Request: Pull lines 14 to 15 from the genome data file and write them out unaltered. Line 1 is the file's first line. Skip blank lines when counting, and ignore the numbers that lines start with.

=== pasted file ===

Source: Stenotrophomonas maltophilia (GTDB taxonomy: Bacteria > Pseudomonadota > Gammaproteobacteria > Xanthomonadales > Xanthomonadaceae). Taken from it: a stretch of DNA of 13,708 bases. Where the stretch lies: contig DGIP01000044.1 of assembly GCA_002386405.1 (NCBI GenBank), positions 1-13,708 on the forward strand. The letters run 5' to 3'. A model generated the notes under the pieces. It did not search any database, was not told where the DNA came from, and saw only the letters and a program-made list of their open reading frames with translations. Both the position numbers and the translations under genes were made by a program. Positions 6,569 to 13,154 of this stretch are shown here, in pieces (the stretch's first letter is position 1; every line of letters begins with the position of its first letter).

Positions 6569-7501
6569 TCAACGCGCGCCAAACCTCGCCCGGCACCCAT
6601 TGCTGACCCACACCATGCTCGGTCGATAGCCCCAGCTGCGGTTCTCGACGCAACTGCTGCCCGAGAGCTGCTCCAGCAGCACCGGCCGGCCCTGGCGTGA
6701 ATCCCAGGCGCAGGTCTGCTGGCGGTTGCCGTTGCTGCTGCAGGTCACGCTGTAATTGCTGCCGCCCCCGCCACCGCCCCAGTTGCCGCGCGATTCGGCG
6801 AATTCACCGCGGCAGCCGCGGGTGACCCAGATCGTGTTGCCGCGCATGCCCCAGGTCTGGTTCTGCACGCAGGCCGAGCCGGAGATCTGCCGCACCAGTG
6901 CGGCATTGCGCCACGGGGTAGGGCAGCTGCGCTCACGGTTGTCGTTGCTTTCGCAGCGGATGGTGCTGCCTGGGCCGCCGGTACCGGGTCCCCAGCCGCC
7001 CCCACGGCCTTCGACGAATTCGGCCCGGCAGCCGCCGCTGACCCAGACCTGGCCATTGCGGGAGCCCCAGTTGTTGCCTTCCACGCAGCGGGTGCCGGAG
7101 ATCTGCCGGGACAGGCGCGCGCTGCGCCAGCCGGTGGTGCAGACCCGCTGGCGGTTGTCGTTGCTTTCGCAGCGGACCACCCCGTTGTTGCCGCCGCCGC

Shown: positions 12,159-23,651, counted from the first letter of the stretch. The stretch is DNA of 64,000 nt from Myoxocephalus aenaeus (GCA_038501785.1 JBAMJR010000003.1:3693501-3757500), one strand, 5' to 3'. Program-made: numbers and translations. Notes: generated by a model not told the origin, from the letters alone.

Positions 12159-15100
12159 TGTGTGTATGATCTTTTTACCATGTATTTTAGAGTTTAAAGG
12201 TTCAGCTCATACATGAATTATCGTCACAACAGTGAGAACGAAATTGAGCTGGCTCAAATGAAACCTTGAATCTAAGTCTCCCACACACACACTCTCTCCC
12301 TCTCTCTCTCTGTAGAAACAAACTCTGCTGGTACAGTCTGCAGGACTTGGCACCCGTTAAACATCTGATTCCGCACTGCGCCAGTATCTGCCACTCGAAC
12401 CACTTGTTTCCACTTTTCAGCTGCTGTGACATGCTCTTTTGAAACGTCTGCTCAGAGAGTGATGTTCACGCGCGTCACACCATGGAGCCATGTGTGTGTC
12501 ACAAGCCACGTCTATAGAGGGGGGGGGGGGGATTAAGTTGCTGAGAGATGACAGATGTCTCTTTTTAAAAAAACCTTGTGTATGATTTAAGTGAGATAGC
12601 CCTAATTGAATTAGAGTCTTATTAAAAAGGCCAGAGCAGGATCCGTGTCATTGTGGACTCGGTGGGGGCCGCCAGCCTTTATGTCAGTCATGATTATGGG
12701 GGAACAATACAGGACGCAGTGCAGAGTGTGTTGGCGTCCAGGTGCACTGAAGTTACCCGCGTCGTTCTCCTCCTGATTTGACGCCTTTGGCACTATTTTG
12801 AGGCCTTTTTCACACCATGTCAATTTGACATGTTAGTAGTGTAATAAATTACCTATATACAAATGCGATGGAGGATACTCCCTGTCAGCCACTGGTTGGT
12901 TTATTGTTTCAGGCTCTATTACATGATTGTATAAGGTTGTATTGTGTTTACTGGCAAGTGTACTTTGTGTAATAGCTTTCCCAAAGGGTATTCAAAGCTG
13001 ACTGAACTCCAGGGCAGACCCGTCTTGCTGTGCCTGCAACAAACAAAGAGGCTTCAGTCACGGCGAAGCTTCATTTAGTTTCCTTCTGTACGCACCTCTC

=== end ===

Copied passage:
12301 TCTCTCTCTCTGTAGAAACAAACTCTGCTGGTACAGTCTGCAGGACTTGGCACCCGTTAAACATCTGATTCCGCACTGCGCCAGTATCTGCCACTCGAAC
12401 CACTTGTTTCCACTTTTCAGCTGCTGTGACATGCTCTTTTGAAACGTCTGCTCAGAGAGTGATGTTCACGCGCGTCACACCATGGAGCCATGTGTGTGTC